What does it mean when an attorney informs you that something is probate property? What about non-probate property? If you don’t understand, then you should keep reading. When somebody dies, he or she is called a decedent, and the property that they owned will be classified as being either probate property or non-probate property.
Put simply, probate property is the property of the decedent that transfers through intestate succession– due to the fact that the decedent died without having a legitimate will– or it is developed through the decedent’s will. Examples of probate property consist of such things as furniture, family heirlooms, masterpieces or literature, and other types of personal effects one acquires throughout his or her life.
These days, however, a lot of transfers of property involve the transfer of non-probate property. When something is non-probate property, it suggests that it bypasses the process of probate and title to the property passes straight to the next owner or the recipient. What property counts as non-probate property is vast. It consists of real or personal effects that is held in joint occupancy, such as bank accounts, mutual funds, and parcels of property; life insurance coverage proceeds from a policy secured on the decedent’s life; contracts which contain pay-on-death arrangements, such as pension, tax-deferred financial investment strategies; and, some interests in trusts.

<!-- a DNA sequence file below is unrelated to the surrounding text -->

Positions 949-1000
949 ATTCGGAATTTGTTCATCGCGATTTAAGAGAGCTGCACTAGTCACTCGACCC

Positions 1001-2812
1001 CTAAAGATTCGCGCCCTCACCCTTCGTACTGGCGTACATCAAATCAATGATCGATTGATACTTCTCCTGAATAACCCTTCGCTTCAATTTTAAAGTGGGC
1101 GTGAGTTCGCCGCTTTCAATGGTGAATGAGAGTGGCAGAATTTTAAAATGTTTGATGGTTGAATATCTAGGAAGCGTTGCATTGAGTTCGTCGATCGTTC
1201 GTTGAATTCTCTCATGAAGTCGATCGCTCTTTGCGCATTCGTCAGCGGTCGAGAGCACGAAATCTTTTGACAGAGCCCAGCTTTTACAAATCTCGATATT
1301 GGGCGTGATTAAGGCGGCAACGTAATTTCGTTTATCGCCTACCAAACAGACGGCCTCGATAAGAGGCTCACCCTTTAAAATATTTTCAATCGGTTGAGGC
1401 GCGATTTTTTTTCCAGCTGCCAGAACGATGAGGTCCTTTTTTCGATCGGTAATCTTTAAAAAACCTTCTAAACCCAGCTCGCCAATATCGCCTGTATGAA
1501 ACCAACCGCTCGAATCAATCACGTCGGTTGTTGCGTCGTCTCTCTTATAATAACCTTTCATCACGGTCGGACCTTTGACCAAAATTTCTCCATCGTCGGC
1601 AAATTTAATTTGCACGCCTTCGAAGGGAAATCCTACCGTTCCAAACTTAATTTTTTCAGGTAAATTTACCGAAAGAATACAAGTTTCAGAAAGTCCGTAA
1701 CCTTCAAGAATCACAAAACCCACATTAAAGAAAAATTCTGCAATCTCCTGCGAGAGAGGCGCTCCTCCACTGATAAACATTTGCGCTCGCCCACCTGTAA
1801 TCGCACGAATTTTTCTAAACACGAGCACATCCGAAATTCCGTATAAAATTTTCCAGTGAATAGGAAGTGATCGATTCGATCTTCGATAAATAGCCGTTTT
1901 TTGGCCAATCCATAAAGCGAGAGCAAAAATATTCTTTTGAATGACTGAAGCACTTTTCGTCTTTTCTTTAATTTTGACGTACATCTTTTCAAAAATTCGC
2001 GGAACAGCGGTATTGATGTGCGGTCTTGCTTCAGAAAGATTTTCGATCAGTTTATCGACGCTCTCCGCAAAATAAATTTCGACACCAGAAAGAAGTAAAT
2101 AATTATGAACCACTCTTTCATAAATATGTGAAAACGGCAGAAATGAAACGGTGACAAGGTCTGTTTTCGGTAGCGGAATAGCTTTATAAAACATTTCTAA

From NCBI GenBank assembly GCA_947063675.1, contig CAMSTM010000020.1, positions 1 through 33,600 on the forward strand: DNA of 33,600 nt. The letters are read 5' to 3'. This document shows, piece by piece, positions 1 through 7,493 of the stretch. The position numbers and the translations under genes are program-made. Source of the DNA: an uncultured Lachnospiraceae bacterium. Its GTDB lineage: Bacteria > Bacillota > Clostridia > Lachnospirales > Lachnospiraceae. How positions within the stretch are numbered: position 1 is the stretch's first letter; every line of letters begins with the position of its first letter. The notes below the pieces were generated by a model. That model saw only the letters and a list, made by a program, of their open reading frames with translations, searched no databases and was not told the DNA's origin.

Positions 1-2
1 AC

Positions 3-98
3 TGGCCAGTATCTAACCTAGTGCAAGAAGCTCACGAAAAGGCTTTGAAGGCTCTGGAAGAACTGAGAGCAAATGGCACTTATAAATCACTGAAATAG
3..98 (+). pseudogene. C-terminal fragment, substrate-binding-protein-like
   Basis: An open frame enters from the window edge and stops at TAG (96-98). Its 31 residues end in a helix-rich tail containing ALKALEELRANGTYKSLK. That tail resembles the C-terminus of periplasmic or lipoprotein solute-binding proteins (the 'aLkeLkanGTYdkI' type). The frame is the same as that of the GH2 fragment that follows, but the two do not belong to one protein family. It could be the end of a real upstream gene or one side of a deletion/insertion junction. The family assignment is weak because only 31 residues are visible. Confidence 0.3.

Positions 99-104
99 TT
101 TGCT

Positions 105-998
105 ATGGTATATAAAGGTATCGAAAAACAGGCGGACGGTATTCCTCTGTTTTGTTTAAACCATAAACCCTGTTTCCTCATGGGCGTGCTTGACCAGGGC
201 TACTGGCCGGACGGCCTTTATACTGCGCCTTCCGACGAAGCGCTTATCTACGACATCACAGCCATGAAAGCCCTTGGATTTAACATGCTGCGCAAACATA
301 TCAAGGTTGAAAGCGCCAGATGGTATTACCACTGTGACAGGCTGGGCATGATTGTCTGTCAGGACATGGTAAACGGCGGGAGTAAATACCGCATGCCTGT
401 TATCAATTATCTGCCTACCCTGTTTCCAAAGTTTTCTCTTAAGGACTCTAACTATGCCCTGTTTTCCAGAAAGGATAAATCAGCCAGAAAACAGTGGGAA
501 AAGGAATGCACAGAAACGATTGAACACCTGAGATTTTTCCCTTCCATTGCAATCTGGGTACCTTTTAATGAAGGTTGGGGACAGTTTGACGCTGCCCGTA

Knowing what kinds of property you possess plays a substantial function in establishing an appropriate estate plan for your loved ones. If you are not sure what type of property you have, call a qualified estate planning attorney today.